4 million more jobs in an economy already suffering one of the lowest labor participation rates in its history. Why have “middle class” wages stagnated or dropped? One major reason has to do with disincentives like this. Its like the $15 minimum wage trope. Force it on business and they have a “disincentive” to hire people for jobs that aren’t worth that and an incentive to automate or go short handed and double up the work on someone else.
That’s precisely the type of disincentive that ObamaCare is about to inflict on the economy. We’ll then hear the usual nonsense about greedy and uncaring companies and how the “market” has failed us. It is as predictable as the next blizzard being somehow blamed on global warming.
Meanwhile, these 4 million that may join the currently unemployed are real people who will suffer real problems because of the disincentive provided by a very poorly thought out law that won’t effect those who passed it. All Democrats can hope is that enough people will drop off the unemployment roles by the time the next presidential election rolls around that the fudged unemployment stats look acceptable.
What a hell of a way to run a railroad.
Not narrowly restricting egress of people from West Africa will make Ebola harder to control and will limit unrest.
“Anthony Fauci, director of the National Institute of Allergy and Infectious Diseases, part of the National Institutes of Health, said Sunday that a travel embargo on West African countries that are struggling with Ebola would make it much harder for them to control the virus.
“You isolate them, you can cause unrest in the country,” Fauci told “Fox News Sunday.” `’It’s conceivable that governments could fall if you just isolate them completely.”
Here’s the AP article. Tony is probably a smart guy, probably lots of letters after his name on his stationary and business cards. Probably from highly touted schools. Would it be improper of me to ask about the unrest being caused HERE? Or are we just supposed to suck it up and let ‘our government’ admit anyone they want to (that would be, yes).
Imagine a country where the leadership has let things get bad enough that people want to remove the current leaders and change the government. Can’t have that. The Obama administration understands that because they have a wealth of experience garnered through hard work and extremely careful planning in Libya. Perhaps that’s why the new approach is to use us as the world’s unrest relief valve and let the unhappy people come here instead.
“Frieden added that a travel ban could make it difficult to get medical supplies and aid workers to the affected regions in West Africa.”
“We really need to be clear that we don’t inadvertently increase the risk to people in this country by making it harder for us to respond to the needs in those countries,” he said, “by making it harder to get assistance in and therefore those outbreaks would become worse, go on longer, and paradoxically, something that we did to try and protect ourselves might actually increase our risk.”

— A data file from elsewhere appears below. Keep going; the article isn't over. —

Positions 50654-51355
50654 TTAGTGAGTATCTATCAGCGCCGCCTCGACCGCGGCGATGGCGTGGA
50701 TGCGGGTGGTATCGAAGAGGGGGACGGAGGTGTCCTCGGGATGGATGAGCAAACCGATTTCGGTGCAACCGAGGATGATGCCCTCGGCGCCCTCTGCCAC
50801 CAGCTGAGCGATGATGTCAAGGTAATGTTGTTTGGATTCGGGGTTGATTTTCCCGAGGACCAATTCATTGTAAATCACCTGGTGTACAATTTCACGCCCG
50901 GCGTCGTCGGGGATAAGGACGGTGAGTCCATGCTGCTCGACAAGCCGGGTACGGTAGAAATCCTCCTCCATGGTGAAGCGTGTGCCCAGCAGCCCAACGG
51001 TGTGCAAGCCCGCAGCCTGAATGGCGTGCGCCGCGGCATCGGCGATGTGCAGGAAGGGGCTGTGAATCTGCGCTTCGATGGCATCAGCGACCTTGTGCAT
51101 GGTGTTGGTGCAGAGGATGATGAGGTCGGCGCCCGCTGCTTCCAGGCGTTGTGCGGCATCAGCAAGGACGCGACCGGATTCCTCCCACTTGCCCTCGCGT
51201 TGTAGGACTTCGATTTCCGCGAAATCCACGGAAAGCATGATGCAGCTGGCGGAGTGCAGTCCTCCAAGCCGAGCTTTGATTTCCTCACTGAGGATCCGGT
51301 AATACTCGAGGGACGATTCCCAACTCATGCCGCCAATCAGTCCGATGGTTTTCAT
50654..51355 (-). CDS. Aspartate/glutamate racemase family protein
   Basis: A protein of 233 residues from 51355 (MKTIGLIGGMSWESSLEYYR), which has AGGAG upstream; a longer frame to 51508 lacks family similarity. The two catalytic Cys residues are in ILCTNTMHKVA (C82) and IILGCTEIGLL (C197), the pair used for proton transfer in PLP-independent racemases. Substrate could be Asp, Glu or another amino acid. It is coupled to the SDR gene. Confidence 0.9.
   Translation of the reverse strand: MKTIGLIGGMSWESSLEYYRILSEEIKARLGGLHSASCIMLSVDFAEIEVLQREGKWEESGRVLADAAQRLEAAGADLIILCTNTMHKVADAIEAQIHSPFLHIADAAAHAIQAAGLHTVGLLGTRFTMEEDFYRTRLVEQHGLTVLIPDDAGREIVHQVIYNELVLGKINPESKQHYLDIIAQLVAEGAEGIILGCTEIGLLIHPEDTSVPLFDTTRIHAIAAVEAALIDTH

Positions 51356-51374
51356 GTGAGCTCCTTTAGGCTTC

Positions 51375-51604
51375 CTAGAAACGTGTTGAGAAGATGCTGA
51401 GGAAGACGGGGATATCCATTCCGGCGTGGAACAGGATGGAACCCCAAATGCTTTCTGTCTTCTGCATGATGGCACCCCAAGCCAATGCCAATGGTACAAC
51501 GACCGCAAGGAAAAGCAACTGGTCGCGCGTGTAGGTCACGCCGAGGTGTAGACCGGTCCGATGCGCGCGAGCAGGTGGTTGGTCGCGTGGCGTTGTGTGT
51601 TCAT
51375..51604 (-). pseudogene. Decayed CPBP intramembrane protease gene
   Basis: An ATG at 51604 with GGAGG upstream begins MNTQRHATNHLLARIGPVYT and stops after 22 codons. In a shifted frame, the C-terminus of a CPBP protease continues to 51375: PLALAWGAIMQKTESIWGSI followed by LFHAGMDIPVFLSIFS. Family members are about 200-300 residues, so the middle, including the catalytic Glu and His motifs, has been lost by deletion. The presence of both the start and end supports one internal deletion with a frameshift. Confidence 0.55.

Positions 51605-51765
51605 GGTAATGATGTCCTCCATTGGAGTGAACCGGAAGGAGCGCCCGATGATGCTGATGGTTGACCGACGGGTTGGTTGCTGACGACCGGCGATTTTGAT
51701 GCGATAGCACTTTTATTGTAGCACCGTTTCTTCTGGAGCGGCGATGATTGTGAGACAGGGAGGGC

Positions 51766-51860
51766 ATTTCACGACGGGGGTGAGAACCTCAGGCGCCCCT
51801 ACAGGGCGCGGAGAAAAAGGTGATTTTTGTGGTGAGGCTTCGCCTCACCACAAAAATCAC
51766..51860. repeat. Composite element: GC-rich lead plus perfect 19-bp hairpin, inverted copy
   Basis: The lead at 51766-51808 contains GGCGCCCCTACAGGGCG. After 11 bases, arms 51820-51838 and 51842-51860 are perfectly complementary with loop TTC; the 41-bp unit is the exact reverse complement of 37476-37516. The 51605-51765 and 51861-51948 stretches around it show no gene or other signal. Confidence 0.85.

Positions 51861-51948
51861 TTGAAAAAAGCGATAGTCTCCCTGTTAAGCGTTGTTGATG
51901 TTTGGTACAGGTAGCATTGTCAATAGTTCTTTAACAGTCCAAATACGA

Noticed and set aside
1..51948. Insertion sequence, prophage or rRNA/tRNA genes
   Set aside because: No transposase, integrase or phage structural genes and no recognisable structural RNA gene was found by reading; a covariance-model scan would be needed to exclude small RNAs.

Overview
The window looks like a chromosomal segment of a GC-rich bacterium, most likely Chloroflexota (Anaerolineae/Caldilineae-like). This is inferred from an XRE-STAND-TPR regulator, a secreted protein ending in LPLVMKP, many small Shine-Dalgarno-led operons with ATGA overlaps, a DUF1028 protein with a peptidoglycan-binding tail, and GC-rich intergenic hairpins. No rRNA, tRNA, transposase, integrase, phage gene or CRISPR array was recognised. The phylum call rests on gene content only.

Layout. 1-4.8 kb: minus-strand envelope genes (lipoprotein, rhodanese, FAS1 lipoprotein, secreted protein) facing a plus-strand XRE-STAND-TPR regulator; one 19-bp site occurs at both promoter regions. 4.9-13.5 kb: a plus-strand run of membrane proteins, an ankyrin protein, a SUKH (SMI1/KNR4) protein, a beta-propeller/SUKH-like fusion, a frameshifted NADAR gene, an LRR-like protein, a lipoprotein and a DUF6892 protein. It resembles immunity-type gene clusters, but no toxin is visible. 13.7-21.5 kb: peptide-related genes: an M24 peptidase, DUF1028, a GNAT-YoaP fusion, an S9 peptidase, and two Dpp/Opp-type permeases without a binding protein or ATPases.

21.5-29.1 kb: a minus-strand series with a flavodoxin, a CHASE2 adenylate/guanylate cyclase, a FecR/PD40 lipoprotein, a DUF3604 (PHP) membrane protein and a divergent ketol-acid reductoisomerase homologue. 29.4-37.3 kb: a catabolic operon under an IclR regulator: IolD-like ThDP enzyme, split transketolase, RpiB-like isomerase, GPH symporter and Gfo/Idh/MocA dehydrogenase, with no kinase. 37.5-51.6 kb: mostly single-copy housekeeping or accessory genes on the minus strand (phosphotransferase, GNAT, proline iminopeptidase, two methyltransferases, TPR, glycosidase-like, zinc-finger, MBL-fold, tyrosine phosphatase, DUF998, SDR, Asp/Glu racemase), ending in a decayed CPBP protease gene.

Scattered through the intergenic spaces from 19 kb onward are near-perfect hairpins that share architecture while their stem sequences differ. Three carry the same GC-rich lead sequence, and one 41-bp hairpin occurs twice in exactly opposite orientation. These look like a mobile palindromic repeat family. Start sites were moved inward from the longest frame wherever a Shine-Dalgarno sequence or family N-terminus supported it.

Now, I know what he’s saying is those civilian flights can carry medically trained passengers and medical equipment, and medicines. Yes they can. And Domino’s or Asia Wok can deliver pizza or sushi directly to people in isolation here and the pharmacies that do prescription delivery can bring them their medications. They can, but I don’t think they should and I bet the rank and file in the CDC doesn’t think they should either. Let the government send aid, let WHO send aid. Let them charter the planes from the airlines that won’t be flying civilian traffic into those locations.
Frieden also doesn’t want to make it harder for Americans or other people who are allowed to enter the US to return home. You know what? it SHOULD be harder, they’re coming from a biological HOT Zone.
It’s hard on those 4 people that are in quarantine here in Dallas. It’s hard on the others that came in contact with Ebola Zero and are under observation to see if they’ve been infected, and it’s hard on the rest of us wondering if the vagrant that rode in the ambulance after Ebola Zero got transported, might have caught it before the ambulance was taken out of service and isolated.. and before they lost track of the vagrant (they know where he is, now….only 6 days later of course).
Newsflash Mr. head of the CDC – you can test and quarantine them there, or you can test and quarantine them here. One way, or another. Personally I think quarantining them THERE, where the disease is already running around is a much better option than quarantining them HERE, where they can elect to go to school a couple days after you’ve told them they’re in quarantine and are not to leave the house.
Why should the rest of us risk potential exposure because someone traveled for business, pleasure or personal reasons to a West African country where Ebola is literally in the streets?
Why should it NOT be more difficult for them? This epidemic isn’t new. It started in December of 2013, so we’re just 2 months shy of a year. Maybe people traveling to West Africa believe in the magic the DHS and CDC have used so far to stop disease from entering the US. That would be the magic created by letting anyone, and I do mean anyone, into the country. Oh, okay, I think we might have a special watch list for grannies from Idaho in wheelchairs, but so far I see we’re okay with Central American gang members, Central American kids with EV-D68 and people from Liberia with Ebola.